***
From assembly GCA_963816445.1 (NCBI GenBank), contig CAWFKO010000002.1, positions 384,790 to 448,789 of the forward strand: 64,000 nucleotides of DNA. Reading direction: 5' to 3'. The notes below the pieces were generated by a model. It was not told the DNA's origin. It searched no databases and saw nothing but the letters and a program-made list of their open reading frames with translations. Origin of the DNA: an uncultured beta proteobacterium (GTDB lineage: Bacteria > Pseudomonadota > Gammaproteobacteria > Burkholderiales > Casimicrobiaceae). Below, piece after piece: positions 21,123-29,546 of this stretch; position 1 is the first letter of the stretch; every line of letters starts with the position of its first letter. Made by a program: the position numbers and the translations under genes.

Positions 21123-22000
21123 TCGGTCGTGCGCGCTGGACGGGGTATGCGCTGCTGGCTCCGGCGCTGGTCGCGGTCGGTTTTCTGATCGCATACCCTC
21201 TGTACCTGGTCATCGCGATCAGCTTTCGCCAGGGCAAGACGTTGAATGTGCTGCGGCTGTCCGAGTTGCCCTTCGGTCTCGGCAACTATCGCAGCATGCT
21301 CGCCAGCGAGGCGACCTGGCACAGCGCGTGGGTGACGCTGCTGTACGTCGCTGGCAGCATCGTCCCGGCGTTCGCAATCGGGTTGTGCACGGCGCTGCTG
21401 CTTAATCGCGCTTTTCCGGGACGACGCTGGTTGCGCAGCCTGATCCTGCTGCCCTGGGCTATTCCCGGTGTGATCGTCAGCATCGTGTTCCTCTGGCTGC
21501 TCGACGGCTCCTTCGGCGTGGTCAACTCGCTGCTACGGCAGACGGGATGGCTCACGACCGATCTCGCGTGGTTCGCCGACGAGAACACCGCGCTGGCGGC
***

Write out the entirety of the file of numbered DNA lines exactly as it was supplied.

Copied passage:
From assembly GCA_963816445.1 (NCBI GenBank), contig CAWFKO010000002.1, positions 384,790 to 448,789 of the forward strand: 64,000 nucleotides of DNA. Reading direction: 5' to 3'. The notes below the pieces were generated by a model. It was not told the DNA's origin. It searched no databases and saw nothing but the letters and a program-made list of their open reading frames with translations. Origin of the DNA: an uncultured beta proteobacterium (GTDB lineage: Bacteria > Pseudomonadota > Gammaproteobacteria > Burkholderiales > Casimicrobiaceae). Below, piece after piece: positions 21,123-29,546 of this stretch; position 1 is the first letter of the stretch; every line of letters starts with the position of its first letter. Made by a program: the position numbers and the translations under genes.

Positions 21123-22000
21123 TCGGTCGTGCGCGCTGGACGGGGTATGCGCTGCTGGCTCCGGCGCTGGTCGCGGTCGGTTTTCTGATCGCATACCCTC
21201 TGTACCTGGTCATCGCGATCAGCTTTCGCCAGGGCAAGACGTTGAATGTGCTGCGGCTGTCCGAGTTGCCCTTCGGTCTCGGCAACTATCGCAGCATGCT
21301 CGCCAGCGAGGCGACCTGGCACAGCGCGTGGGTGACGCTGCTGTACGTCGCTGGCAGCATCGTCCCGGCGTTCGCAATCGGGTTGTGCACGGCGCTGCTG
21401 CTTAATCGCGCTTTTCCGGGACGACGCTGGTTGCGCAGCCTGATCCTGCTGCCCTGGGCTATTCCCGGTGTGATCGTCAGCATCGTGTTCCTCTGGCTGC
21501 TCGACGGCTCCTTCGGCGTGGTCAACTCGCTGCTACGGCAGACGGGATGGCTCACGACCGATCTCGCGTGGTTCGCCGACGAGAACACCGCGCTGGCGGC